ICANN will begin work on the next WHOIS ARS report in January 2017, with a targeted publication date of early June 2017.

ICANN will host a webinar on 12 January 2017 at 16:00 UTC to review methodology and findings of the report.

View webinar participation information.

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ICANN's mission is to help ensure a stable, secure and unified global Internet. To reach another person on the Internet, you have to type an address into your computer - a name or a number. That address has to be unique so computers know where to find each other. ICANN helps coordinate and support these unique identifiers across the world. ICANN was formed in 1998 as a not-for-profit public-benefit corporation and a community with participants from all over the world. ICANN and its community help keep the Internet secure, stable and interoperable. It also promotes competition and develops policy for the top-level of the Internet's naming system and facilitates the use of other unique Internet identifiers. For more information please visit:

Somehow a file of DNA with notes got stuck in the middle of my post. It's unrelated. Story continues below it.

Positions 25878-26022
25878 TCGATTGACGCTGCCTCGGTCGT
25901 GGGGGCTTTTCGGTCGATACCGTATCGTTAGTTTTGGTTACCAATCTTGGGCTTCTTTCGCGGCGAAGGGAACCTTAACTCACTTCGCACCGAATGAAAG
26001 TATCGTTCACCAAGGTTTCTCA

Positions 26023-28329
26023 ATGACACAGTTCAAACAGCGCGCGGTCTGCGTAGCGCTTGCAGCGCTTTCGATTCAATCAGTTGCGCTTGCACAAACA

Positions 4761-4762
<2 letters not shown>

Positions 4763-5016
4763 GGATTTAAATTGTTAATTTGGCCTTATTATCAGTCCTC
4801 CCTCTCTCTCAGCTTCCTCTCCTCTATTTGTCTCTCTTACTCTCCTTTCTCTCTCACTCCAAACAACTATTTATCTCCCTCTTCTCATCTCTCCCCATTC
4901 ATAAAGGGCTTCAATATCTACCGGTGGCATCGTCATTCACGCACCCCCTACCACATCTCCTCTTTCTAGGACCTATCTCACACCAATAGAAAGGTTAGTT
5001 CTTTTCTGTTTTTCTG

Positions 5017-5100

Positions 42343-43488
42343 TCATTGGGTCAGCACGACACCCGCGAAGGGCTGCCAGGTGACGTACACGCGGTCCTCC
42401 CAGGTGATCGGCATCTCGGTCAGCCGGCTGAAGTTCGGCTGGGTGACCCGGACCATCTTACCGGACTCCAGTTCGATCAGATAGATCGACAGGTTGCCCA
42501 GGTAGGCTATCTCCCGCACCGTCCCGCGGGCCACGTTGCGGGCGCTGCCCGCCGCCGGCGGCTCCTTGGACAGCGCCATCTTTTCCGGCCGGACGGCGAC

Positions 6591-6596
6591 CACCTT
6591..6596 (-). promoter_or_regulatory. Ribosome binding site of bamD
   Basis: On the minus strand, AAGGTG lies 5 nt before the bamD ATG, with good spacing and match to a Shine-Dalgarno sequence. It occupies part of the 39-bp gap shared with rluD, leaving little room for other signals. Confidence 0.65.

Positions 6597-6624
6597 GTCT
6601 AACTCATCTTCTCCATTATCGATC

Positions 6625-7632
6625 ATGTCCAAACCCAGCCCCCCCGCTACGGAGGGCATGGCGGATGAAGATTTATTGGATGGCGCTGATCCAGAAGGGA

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Internationalized Domain Name ,IDN,"IDNs are domain names that include characters used in the local representation of languages that are not written with the twenty-six letters of the basic Latin alphabet ""a-z"". An IDN can contain Latin letters with diacritical marks, as required by many European languages, or may consist of characters from non-Latin scripts such as Arabic or Chinese. Many languages also use other types of digits than the European ""0-9"". The basic Latin alphabet together with the European-Arabic digits are, for the purpose of domain names, termed ""ASCII characters"" (ASCII = American Standard Code for Information Interchange). These are also included in the broader range of ""Unicode characters"" that provides the basis for IDNs. The ""hostname rule"" requires that all domain names of the type under consideration here are stored in the DNS using only the ASCII characters listed above, with the one further addition of the hyphen ""-"". The Unicode form of an IDN therefore requires special encoding before it is entered into the DNS. The following terminology is used when distinguishing between these forms: A domain name consists of a series of ""labels"" (separated by ""dots""). The ASCII form of an IDN label is termed an ""A-label"". All operations defined in the DNS protocol use A-labels exclusively. The Unicode form, which a user expects to be displayed, is termed a ""U-label"". The difference may be illustrated with the Hindi word for ""test"" — परीका — appearing here as a U-label would (in the Devanagari script). A special form of ""ASCII compatible encoding"" (abbreviated ACE) is applied to this to produce the corresponding A-label: xn--11b5bs1di. A domain name that only includes ASCII letters, digits, and hyphens is termed an ""LDH label"". Although the definitions of A-labels and LDH-labels overlap, a name consisting exclusively of LDH labels, such as"""" is not an IDN."